Hotspot Hits for December 23, 2003

  • Amsterdam-based PicoPoint, founder of the Global Broadband Internet Access (GBIA) network, has added another member. Now 13 million KPN Royal Dutch Telecommunications mobile customers in Belgium and Germany (via E-Plus) can roam on the network’s 1,900 hotspots found in countries such as the UK, South Africa, Kuwait and even in the United States (via Surf and Sip locations), though the bulk of partners are from Germany and the Netherlands. The GBIA expects to add another 600 hotspots in early 2004. — December 23, 2003

  • Boingo Wireless is adding 200 new hotels to its virtual network footprint. The locations have high-speed wireless Internet access from ARESCOM, a Fremont, Calif.-based company currently runs the access from 25,000 hotel rooms and has another 20,000 to come. The access extends to telecoms who offer Wi-Fi to their customers using Boingo’s Platform Services, which includes companies like Earthlink, Fiberlink and Telecom Italia. ARESCOM has hotels in several states like Florida, Texas, California, Colorado, and New York, including the Ramada Armonk in N.Y., near IBM’s HQ. — December 22, 2003

  • The Allentown, Pa. Morning Call reports this week that the Lehigh Valley International Airport is the latest U.S. airport to get Wi-Fi for travelers. Previously the airport provided dial-up data ports for anyone who needed it, but the executive director of the agency running the venue says having a Wi-Fi hotspot is “faster and more convenient.” Eventually they plan to extend the signal to even the hangars where private corporate jets are located. They have no plans to charge for the Internet access. — December 18, 2003
  • Another Wi-Fi-ed airport: this time is the McNamara Terminal & Northwest WorldGateway at the Detroit Metropolitan Wayne County Airport. The other terminals at the airport have plug in data-ports on the pay phones, and they might get Wi-Fi in the future. Meanwhile, the McNamara Terminal will offer free hotspot access until the end of this year. After that, the price is $6.95 per 24 hour period. Concourse Communications is responsible for this deployment, which covers not only 802.11b but also PCS/cellular. Users of Boingo, STSN, iPass and Sprint PCS can all roam for free onto any Concourse airport hotspot. — December 18, 2003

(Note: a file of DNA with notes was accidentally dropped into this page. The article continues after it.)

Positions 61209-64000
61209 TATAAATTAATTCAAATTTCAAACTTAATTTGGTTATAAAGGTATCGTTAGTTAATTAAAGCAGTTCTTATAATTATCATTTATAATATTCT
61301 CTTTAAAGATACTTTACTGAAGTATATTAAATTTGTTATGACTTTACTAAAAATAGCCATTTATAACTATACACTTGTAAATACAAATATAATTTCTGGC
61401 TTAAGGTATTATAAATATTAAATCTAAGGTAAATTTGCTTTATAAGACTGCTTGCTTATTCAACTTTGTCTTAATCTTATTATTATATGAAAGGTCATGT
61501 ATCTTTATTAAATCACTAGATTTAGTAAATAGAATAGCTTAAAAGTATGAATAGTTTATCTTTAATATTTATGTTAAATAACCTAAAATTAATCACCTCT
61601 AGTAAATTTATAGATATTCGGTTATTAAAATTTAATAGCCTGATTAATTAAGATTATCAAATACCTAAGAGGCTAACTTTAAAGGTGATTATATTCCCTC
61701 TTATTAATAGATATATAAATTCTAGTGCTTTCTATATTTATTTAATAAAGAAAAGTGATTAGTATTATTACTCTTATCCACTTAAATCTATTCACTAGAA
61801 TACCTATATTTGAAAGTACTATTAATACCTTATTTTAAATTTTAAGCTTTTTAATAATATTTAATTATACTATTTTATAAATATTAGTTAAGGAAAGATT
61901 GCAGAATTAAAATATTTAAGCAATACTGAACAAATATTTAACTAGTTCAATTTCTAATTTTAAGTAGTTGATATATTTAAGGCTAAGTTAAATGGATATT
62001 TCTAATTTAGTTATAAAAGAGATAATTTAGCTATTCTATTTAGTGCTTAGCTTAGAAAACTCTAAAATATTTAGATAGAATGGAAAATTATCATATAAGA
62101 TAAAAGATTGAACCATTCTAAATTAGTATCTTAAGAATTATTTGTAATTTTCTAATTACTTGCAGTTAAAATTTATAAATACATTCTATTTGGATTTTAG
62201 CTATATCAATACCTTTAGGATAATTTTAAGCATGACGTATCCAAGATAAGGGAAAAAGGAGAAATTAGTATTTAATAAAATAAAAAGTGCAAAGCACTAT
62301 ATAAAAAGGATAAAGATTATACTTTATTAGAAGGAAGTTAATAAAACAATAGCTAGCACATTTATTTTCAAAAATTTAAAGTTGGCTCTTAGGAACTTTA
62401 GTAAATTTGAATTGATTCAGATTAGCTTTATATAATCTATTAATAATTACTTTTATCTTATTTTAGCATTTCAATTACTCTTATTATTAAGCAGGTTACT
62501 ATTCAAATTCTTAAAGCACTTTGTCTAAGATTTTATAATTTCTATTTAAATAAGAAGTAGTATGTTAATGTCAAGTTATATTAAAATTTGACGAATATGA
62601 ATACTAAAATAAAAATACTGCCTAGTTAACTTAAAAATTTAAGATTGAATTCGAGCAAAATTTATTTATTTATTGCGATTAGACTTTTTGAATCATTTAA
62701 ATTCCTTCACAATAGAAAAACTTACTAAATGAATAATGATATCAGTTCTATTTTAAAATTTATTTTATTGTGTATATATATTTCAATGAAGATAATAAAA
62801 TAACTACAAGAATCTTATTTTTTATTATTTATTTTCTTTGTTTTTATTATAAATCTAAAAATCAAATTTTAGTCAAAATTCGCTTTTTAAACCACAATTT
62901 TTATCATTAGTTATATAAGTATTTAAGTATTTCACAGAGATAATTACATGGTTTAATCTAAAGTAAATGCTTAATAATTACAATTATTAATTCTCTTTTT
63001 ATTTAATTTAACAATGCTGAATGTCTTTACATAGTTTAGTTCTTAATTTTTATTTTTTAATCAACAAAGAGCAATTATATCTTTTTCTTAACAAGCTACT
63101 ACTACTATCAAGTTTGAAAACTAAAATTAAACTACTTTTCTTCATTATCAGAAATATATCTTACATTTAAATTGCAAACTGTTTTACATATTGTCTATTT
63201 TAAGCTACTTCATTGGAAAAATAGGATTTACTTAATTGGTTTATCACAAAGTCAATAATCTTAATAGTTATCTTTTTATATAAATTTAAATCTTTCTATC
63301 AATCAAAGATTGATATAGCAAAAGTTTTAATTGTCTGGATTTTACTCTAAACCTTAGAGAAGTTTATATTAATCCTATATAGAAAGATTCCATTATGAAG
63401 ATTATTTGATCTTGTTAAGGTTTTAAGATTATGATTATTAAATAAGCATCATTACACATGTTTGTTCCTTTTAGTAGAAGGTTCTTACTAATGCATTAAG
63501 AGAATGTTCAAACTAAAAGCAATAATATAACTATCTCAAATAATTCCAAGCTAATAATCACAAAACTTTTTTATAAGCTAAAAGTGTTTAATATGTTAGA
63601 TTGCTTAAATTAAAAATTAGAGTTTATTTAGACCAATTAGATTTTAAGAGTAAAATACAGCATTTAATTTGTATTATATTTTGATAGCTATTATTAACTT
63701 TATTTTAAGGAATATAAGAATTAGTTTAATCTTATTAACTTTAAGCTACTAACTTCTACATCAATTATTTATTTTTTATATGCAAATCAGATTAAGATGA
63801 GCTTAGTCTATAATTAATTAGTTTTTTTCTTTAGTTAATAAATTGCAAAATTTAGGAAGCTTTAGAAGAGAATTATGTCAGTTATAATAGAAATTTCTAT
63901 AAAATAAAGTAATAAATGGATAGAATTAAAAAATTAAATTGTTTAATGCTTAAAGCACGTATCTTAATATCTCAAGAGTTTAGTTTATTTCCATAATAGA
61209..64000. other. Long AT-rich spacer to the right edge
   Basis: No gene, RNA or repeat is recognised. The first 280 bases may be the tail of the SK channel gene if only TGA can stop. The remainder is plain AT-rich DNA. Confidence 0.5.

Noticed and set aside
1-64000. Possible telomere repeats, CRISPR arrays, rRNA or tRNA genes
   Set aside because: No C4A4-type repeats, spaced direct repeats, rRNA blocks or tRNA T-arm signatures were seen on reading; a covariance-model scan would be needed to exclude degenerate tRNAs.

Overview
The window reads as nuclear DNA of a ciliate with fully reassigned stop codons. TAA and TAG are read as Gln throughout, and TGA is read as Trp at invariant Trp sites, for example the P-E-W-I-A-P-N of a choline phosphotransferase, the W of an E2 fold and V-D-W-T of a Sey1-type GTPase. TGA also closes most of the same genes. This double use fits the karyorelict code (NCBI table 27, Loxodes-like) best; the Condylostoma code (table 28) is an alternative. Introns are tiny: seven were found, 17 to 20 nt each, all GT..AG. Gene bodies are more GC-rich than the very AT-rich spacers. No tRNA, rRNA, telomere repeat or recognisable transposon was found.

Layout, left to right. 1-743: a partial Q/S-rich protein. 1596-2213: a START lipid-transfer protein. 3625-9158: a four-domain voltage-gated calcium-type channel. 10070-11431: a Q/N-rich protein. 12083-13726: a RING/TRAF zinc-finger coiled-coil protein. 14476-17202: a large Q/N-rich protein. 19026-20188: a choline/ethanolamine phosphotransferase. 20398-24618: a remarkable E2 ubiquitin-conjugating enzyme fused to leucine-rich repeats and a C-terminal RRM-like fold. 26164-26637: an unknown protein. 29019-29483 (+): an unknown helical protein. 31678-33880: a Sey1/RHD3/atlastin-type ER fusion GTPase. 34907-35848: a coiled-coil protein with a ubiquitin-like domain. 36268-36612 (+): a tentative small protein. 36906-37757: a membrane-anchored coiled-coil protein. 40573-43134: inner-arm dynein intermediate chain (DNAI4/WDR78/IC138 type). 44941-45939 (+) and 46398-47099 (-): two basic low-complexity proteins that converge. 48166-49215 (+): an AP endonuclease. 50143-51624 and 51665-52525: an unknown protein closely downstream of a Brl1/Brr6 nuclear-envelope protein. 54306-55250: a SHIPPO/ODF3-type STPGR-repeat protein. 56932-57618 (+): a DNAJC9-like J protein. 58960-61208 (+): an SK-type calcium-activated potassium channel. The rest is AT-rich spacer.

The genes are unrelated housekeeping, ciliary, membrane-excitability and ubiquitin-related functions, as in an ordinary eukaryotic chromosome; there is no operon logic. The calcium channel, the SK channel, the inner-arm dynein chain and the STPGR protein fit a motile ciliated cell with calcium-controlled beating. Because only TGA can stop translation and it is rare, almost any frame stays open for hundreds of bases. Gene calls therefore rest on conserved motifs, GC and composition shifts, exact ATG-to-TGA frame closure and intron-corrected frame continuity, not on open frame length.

• Seventy properties in North America owned by Dallas-based La Quinta Inn & Suites will be getting broadband courtesy of STSN‘s iBAHN service beginning in January 2004. Install is expected to be done by April. Guest rooms will be Ethernet only, but common areas will be Wi-Fi and that Wi-Fi will be free to guests. Conference areas will get a mix of wired and wireless to accommodate all, and both will cost. Franchises of La Quinta — there’s about 280 of them across 33 states — will also be going this route next summer, with STSN providing connections as needed. — December 17, 2003
  • MCI said today its making its Access Manager software available for PDAs — it used to be only available on laptops — and that in addition to using Wayport’s locations for access, MCI’s Remote Access customers can now also access the entire Boingo Wireless virtual network. MCI says in addition to the now 2600 locations subscribers can utilize for access, they’ll add another 3000 next year. — December 16, 2003
  • China now has its own online hotspot listing, located at Its searchable by 802.11 protocol, city, cost, and tells what type of venue the location is in (such as a café or hotel). The Chinese and English-language site is from BDL Media. — December 16, 2003
  • Netherlands broadcaster Nozema is using a their country’s largest Christmas tree to promote their Wi-Fi services. The 375 meter tree — actually a tower transformed to look like a tree, which they say is in the Guinness Book of Records — doubles as an antenna for a hotspot in Ijsselstein. The hotspot will, naturally, only be available until the end of the holiday. Nozema is the first Dutch member of the WiMax Forum. — December 16, 2003
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